The combination of Brazil’s lofty real interest rates (among the highest in the world), the priciness of imports (due to tariffs), economic optimism among Brazilians, rising inflation, the global surge in the price of food stuffs, and the increasing availability of credit, it is no wonder that the Folha de São Paulo recently reported that debtor defaults were up by 25 percent in January, 2011– the highest level since 2002. What are the consequences? The poor and uneducated get hit hardest, and higher defaults inevitably raise the cost of capital (and debts) even further. Is it time for greater regulatory control?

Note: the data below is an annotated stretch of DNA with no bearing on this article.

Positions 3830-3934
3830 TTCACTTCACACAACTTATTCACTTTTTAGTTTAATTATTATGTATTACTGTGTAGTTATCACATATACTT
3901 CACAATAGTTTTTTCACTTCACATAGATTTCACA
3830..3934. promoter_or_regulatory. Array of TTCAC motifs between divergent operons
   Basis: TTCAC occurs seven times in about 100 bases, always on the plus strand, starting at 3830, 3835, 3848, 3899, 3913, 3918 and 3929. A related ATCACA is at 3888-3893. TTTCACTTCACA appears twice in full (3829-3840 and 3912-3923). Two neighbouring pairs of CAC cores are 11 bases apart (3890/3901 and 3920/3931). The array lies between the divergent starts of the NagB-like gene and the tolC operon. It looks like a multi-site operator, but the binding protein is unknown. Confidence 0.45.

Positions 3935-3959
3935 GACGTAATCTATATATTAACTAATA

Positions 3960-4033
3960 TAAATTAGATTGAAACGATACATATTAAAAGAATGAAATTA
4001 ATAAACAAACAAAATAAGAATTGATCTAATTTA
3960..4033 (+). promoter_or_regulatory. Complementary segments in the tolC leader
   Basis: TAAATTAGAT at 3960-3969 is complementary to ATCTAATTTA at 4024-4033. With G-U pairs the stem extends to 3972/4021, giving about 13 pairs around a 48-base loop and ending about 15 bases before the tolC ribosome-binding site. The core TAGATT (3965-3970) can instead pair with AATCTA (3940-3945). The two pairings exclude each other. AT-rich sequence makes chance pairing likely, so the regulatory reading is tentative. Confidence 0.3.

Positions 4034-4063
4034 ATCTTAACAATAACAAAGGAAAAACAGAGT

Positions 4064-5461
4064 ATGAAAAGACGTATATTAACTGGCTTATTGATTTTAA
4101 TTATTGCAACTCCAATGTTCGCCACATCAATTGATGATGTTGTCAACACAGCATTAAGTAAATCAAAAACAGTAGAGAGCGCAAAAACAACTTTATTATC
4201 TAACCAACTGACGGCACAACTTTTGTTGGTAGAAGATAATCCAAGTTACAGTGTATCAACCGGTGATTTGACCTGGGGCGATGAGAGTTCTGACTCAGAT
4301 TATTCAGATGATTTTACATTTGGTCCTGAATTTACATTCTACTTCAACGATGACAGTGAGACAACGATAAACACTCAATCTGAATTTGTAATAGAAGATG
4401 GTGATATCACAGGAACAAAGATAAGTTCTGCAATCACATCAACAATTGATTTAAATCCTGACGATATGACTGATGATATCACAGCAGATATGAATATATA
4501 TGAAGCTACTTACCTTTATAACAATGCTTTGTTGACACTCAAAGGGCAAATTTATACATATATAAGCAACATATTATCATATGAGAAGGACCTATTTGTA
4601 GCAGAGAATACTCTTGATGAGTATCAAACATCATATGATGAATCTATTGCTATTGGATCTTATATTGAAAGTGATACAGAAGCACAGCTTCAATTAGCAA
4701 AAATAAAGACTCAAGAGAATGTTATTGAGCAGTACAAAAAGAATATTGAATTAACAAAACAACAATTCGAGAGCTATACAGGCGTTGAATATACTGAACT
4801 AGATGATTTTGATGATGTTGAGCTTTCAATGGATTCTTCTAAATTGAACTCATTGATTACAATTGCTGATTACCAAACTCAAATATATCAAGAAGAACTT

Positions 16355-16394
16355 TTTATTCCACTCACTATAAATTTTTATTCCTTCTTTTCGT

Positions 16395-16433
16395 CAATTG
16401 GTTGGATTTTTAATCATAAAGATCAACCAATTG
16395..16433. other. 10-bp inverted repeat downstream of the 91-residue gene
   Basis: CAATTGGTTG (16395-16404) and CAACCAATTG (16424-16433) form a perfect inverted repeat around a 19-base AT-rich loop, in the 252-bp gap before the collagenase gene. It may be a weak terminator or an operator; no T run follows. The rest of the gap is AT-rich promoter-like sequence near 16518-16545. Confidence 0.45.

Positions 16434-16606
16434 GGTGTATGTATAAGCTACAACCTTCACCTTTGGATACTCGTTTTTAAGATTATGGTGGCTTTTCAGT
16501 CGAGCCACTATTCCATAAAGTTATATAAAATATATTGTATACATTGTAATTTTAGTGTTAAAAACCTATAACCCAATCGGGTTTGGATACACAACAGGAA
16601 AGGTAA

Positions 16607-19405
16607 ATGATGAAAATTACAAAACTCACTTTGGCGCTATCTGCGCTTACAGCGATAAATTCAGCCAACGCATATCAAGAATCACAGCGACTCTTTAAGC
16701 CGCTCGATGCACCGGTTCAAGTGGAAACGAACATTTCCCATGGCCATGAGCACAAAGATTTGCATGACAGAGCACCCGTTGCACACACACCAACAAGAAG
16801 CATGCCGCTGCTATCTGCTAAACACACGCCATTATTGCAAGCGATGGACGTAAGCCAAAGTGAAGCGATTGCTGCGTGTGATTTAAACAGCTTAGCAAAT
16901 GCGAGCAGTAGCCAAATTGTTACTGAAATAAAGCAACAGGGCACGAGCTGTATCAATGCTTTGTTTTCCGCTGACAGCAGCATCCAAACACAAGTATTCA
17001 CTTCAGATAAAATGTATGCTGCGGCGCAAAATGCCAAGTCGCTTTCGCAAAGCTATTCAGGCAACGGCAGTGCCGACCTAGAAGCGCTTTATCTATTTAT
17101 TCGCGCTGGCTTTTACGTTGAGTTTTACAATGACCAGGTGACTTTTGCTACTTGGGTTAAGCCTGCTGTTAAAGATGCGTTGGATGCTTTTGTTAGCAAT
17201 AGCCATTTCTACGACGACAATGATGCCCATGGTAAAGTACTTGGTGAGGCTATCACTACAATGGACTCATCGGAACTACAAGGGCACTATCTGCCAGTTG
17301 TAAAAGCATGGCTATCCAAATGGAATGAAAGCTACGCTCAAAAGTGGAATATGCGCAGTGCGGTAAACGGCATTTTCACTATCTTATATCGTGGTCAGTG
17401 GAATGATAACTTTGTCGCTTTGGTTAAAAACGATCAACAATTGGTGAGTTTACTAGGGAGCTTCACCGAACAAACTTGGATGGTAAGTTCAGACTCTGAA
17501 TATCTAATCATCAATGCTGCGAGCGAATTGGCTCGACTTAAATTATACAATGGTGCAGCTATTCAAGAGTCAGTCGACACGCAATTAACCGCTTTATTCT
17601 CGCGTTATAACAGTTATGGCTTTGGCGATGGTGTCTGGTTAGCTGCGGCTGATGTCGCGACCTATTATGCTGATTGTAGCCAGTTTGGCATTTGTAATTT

Dilma to the Legislature– A Few Promises

3 Feb


1.  The PAC2 stands for the Program for Growth Acceleration 2, and it’s not a midnight TV infomercial. It’s government’s gimmicky excuse to spend lots of money, $955 billion Reales over the next four years, or close to $600 billion U.S. The Program is for national development—highways, hydro-electricity projects, school and hospital building—the stuff you would expect a government to spend its money on anyways. We just hope there is transparency in what is spent. Anecdotal evidence tells us no: the PAC website makes no mention of the Program’s commitment to transparency, and there is more than one article and blog on the Program’s lack of transparency.